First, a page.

Since it’s the last day of 2012, I have to cover three months in this final post of looking back so I’m going to give myself 12 posts from the past three months instead of just 10. This fall, we experienced two alternatives for responding to an election season: preachers endorsing political candidates from the pulpit or Christians coming together across the political spectrum to celebrate communion. Jerry Sandusky got convicted for his crimes, so I asked what would need to happen for him to enter into God’s kingdom and feast at the heavenly banquet with the boys he molested. I watched with anguish and tried to be fair in what I wrote as Israel and Gaza went to war. And Rachel Held Evans became this year’s Rob Bell after her Year of Biblical Womanhood drew a furious reaction from the evangelical establishment. So here are 12 from October to December.
1) Biblical Womanhood: What Kathy Keller Missed
This was a review of Rachel Held Evans’ book in which she explored what it would be like to follow certain aspects of what the Bible tells women to do literally for a year. It was also a response to the angry reaction by Calvinist megachurch pastor Tim Keller’s wife Kathy.
2) An Email Exchange With Wayne Grudem Over Election Day Communion
When I saw that Wayne Grudem had made a public endorsement of Pulpit Freedom Sunday in the Christian Post, I wrote him an email and asked him to consider supporting Election Day Communion, an event in which Christians across the political spectrum would put aside their differences and reaffirm our unity as the body of Christ. Grudem’s grad assistant sent a very cheeky response to which I responded cheekily in turn.
3) How can Jerry Sandusky get into heaven?
Jerry Sandusky said his sinner’s prayer and did all that he was supposed to do to go to heaven long before he molested any boys. The evangelical explanation of salvation fails to provide the resources for what Sandusky can do now after performing these terrible deeds that he continues to deny.
4) Biblical Literalism + Magisterial Inertia = Sacramental Pelagianism?
The reason that Augustine argued that unbaptized babies go to hell is because he took literally Jesus’ statement to Nicodemus that nobody can enter the kingdom of God without being born of water and spirit. So when Biblical inerrantists make fun of the “hocus pocus” of thinking that baptism magically confers regeneration, they are making fun of the Biblical literalism of a different generation.
5) Six Things I Can Say About Gaza
I wrote several posts about Gaza. In some of them, I tried to provide a counterbalance to the almost unanimously pro-Israel slant in the media, but this post sought to be as fair and neutral as possible.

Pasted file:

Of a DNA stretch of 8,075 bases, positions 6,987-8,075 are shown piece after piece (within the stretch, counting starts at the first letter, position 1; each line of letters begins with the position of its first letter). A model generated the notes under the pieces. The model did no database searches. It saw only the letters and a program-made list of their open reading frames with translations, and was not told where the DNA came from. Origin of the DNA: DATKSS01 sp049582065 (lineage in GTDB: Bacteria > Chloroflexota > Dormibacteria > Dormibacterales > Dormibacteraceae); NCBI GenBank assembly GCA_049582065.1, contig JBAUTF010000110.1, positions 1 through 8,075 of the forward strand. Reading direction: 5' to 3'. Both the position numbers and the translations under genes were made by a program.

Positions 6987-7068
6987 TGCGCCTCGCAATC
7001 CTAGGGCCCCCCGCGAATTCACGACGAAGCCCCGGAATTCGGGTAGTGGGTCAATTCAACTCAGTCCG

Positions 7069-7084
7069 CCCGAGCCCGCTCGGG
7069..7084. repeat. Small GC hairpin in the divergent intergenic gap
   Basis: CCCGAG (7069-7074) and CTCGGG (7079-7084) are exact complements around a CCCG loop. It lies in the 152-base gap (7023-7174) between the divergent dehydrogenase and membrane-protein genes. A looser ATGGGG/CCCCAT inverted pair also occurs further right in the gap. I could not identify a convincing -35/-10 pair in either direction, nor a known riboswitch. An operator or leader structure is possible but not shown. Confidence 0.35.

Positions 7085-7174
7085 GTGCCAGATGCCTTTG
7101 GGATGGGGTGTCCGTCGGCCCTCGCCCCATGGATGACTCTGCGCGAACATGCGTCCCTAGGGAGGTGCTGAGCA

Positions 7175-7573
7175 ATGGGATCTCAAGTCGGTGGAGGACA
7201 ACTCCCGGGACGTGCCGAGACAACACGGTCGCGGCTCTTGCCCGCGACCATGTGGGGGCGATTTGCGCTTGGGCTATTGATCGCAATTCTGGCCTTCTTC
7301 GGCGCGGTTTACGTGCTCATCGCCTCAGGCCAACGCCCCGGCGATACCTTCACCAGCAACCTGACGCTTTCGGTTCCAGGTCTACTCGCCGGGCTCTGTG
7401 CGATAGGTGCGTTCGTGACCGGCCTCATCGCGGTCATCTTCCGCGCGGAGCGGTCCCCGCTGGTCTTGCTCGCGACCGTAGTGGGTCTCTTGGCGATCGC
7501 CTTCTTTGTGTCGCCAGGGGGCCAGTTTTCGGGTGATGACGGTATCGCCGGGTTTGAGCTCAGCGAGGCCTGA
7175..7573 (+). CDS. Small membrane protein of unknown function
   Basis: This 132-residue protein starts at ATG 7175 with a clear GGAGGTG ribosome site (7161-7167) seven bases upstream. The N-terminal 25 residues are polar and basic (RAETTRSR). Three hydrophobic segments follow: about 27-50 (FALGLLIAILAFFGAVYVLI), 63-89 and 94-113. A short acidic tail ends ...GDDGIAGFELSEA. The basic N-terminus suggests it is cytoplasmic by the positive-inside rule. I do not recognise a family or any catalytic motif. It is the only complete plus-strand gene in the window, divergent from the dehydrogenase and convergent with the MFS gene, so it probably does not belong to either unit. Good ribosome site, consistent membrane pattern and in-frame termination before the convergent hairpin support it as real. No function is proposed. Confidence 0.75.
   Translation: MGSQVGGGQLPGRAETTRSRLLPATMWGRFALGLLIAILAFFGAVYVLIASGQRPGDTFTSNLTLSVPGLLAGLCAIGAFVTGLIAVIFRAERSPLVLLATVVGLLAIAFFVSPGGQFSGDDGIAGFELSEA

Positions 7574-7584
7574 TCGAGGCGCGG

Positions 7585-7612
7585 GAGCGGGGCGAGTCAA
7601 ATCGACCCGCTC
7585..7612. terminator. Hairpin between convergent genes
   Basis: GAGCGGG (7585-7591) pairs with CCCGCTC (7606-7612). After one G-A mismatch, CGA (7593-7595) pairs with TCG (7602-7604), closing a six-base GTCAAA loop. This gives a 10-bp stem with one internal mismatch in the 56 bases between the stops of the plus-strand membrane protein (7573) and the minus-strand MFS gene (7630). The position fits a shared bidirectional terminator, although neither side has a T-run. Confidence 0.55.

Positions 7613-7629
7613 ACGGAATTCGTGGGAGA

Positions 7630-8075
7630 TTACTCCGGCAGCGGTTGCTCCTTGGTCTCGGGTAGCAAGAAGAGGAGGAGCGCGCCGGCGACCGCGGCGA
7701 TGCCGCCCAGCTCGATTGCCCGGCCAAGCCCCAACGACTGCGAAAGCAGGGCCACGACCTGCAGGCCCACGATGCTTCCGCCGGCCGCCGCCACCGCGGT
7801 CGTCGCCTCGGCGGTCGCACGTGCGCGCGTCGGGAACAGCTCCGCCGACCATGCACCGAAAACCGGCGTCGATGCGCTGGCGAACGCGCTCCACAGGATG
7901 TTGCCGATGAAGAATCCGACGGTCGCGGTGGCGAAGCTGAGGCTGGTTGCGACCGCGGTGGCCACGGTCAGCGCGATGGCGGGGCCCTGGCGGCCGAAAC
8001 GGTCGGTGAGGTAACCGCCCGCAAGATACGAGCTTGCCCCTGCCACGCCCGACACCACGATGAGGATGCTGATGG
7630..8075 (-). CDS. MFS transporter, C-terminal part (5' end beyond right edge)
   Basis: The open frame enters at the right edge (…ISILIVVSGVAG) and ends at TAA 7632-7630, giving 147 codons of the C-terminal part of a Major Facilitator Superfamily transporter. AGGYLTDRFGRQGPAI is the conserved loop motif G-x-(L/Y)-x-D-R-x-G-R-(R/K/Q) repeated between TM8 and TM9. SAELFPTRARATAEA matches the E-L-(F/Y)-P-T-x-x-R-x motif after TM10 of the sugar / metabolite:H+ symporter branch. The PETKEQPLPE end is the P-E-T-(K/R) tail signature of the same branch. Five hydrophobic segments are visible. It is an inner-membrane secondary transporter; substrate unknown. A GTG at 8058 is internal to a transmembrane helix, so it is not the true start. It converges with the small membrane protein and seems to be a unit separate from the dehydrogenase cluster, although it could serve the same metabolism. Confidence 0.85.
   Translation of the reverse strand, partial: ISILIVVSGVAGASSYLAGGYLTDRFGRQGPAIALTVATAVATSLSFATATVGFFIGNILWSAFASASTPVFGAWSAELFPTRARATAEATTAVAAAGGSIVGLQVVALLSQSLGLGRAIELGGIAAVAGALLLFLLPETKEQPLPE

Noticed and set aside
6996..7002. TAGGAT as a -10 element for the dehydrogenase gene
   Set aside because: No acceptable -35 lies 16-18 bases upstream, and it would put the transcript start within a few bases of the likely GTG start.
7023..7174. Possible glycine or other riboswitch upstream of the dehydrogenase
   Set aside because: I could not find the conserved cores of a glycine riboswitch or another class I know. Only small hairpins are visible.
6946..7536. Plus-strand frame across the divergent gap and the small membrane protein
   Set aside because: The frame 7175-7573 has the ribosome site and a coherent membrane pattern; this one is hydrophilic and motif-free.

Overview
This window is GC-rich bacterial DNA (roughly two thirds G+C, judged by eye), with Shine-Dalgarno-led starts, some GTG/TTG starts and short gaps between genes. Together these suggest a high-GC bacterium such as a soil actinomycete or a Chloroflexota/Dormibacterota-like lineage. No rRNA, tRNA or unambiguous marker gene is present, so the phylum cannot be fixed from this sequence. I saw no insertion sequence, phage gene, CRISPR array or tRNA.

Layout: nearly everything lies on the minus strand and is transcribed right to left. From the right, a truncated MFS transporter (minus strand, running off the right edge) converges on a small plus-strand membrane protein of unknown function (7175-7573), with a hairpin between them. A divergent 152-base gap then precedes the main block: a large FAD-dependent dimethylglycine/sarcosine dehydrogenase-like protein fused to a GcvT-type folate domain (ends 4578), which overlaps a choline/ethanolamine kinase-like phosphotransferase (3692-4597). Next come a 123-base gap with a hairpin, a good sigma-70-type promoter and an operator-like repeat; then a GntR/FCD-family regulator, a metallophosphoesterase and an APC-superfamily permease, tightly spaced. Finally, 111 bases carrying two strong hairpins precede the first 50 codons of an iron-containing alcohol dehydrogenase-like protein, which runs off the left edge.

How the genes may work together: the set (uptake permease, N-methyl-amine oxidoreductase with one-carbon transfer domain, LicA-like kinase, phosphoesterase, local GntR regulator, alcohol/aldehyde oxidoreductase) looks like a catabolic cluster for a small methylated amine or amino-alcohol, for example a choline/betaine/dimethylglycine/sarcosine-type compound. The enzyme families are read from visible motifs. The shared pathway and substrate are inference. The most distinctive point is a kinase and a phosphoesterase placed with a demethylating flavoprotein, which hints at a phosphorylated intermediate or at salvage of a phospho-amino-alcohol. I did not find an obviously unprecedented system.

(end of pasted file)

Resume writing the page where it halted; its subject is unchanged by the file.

This post was in response to some comments Al Mohler made about Rachel Held Evans’ book that showed a cluelessness about the way people in Rachel’s and my generation think.
7) Theology of Capitalism: Entrepreneurs vs. Money-changers
Jesus praises entrepreneurs and whips money-changers; our problem in American capitalism is that we pretend our money-changers are entrepreneurs, which is why money stays on Wall Street and wealth creation has been divorced from job creation.
8) Pleasantville Christianity vs. Kingdom Christianity
This is a sermon I preached drawing from the movie Pleasantville to contrast the religion I would call suburbianity with kingdom Christianity.
9) Communion or Correctness: The Underlying Question
Is God more concerned with our reconciliation or our perfection? How we answer that question determines how we understand Jesus’ mission and ours.
10) Reformation Day & Augustine’s Hermeneutical Standard of Love
October 31st in addition to being Halloween is also Reformation Day, so in celebration of Reformation Day, I wrote this piece about the way that Augustine says every scripture we take prescriptively must concern either love of God or love of neighbor (which of course flies in the face of the Biblical hermeneutics of many who celebrate Reformation Day).
11) God’s Wrath as a Cosmic Spiritual Immune System
This piece was part of an ongoing journey I have had this year in wrestling with the concept of God’s wrath. I see it as having a constructive purpose. The problem is that we talk about it as though it is completely abstracted from God’s love and only concerns our imperfection as opposed to God’s response to the wounds suffered by His people.
12) Who Does God Weed Out?
This was a blog I wrote as a follow-up to a sermon I preached on the parable of the weeds in Mathew 13. How Jesus describes what gets weeded out of the kingdom of God is very helpful to consider.